changes and of social progress. It is a movement which is going full speed
ahead. Our policy toward Peru was decided from the very beginning.

Unfortunately, not everyone understands the Peruvian movement. We
understand it. We have observed it with great hopes, and we have seen its
great development.

A conclusive proof of Peru's confirmation of its sovereignty has been its
attitude toward Cuba. We recall the earthquake, when we offered help. Oh,
other countries would have trembled. Cooperation from Cuba? No, no, the
Yankee imperialists do not allow such a thing. But the Peruvian Government
in the most casual way accepted Cuba's help, thanked Cuba for its help.

On an international level Peru has waged a war--within the OAS--against the
blockade. This action was spontaneous. Cuba's position regarding the OAS is
well known, but we respect the path, the way, the methods chosen by the
Peruvian Government. It carried the matter to the OAS, it defended the
cause there, and at the same time it made clear that it would make its own
decision independent of the OAS decision. [applause] And that is what it
did. As a result, we now have a Peruvian ambassador in Cuba. He is on this
platform with us today, representing his country with relations resumed.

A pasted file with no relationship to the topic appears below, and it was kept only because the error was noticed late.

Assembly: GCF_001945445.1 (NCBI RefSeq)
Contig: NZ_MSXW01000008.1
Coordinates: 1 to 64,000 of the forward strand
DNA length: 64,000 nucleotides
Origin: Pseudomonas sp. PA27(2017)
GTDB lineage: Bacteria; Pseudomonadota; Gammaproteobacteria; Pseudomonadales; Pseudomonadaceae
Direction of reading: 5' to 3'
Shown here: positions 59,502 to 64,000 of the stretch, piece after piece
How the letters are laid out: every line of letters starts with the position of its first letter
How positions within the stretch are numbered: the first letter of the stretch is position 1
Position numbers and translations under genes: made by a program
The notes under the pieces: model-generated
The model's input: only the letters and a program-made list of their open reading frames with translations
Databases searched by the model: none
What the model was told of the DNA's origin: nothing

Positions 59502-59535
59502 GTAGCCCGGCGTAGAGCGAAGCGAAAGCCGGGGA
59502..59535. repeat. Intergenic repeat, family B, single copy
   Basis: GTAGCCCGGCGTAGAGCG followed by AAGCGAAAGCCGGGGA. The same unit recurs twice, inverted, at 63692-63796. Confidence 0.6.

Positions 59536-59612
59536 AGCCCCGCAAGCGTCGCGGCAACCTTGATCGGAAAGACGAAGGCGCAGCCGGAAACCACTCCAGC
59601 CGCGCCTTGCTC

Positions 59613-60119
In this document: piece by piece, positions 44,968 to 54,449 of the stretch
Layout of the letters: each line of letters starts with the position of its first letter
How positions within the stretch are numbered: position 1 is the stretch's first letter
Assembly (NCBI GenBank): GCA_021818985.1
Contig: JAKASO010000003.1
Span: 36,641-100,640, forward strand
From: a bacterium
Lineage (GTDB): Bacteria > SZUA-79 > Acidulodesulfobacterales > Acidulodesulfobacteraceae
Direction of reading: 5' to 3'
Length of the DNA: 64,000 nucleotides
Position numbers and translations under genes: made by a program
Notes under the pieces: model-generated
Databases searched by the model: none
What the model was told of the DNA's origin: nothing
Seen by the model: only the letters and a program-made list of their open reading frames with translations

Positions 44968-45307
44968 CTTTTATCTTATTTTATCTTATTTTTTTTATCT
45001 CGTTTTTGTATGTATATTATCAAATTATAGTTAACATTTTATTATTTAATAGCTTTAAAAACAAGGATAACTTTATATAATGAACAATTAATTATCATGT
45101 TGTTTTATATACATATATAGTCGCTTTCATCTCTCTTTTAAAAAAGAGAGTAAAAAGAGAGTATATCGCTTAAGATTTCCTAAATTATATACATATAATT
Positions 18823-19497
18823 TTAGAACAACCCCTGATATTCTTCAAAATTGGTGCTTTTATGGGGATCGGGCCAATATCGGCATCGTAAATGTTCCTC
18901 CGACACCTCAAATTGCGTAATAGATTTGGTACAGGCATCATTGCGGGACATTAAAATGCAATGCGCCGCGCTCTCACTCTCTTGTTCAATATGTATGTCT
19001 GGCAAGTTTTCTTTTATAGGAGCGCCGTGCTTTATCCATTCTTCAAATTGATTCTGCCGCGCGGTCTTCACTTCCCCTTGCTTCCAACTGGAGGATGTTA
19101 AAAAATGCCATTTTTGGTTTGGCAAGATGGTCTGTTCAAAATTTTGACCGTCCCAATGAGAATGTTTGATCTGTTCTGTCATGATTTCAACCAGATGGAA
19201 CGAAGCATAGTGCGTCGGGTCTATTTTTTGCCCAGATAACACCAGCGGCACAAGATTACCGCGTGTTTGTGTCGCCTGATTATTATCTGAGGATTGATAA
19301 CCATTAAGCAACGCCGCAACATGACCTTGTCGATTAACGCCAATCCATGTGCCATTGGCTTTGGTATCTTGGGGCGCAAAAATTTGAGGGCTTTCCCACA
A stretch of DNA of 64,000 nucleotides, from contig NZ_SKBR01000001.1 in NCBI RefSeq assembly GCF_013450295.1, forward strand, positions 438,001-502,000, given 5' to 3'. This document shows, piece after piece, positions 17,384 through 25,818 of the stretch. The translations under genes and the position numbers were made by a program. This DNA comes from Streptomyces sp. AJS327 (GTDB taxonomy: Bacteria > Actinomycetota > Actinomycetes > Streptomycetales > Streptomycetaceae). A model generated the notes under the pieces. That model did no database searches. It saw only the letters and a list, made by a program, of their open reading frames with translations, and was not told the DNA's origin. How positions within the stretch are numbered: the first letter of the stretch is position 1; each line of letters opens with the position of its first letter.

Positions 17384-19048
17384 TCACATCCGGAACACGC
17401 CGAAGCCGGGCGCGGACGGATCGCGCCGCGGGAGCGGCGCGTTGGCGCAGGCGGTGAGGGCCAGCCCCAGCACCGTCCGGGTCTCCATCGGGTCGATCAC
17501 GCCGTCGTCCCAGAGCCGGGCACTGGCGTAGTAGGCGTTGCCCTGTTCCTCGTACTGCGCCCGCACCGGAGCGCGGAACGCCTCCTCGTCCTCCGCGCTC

Our people, from this forum express their recognition of and fraternally
greet the Peruvian Government, and especially the president of that
fraternal county Gen Velasco Alvarado. [applause]

Our country is honored by these relations because they are the kind and
form of relations which we believe have a political value, a moral content.
Relations with any government which as fully reaffirmed its sovereignty,
which proposes changing the structures, which plans to progress in the
social area have for us a moral content, a human one, and one of solidarity
which means a great deal--just as do the relations established previously
with the Government of Chile. [applause]

More than a year after I spoke these words, elections were held in Chile
and the candidate of Popular Unity won, our comrade and great friend of our
revolution and of our country, Salvador Allende. [applause] One of the
first decisions he took upon being invested with the presidency of his
country was to establish diplomatic relations with Cuba. [applause] Popular
Unity's purpose is to radically change the structure and to march along the
path of socialism. Hence, the relations between Chile and Cuba are
revolutionary ones, the are relations which bestow honor upon us. And this
is very important because relations with Cuba are constantly being talked
about--being debated and discussed here and there.

Cuba's return to the OAS has also been publicly discussed. We have already
firmly said no. Those are not our objectives. For all I know the day might
come at the OAS--even in that saloon, as an institution [Castro does not
finish thought]. By calling it a saloon we are not criticizing the
governments. The Chilean Government believes it should be there and the
Peruvian Government also thinks that it should be there and we respect
their viewpoint. Undoubtedly they do no help to make the OAS happier and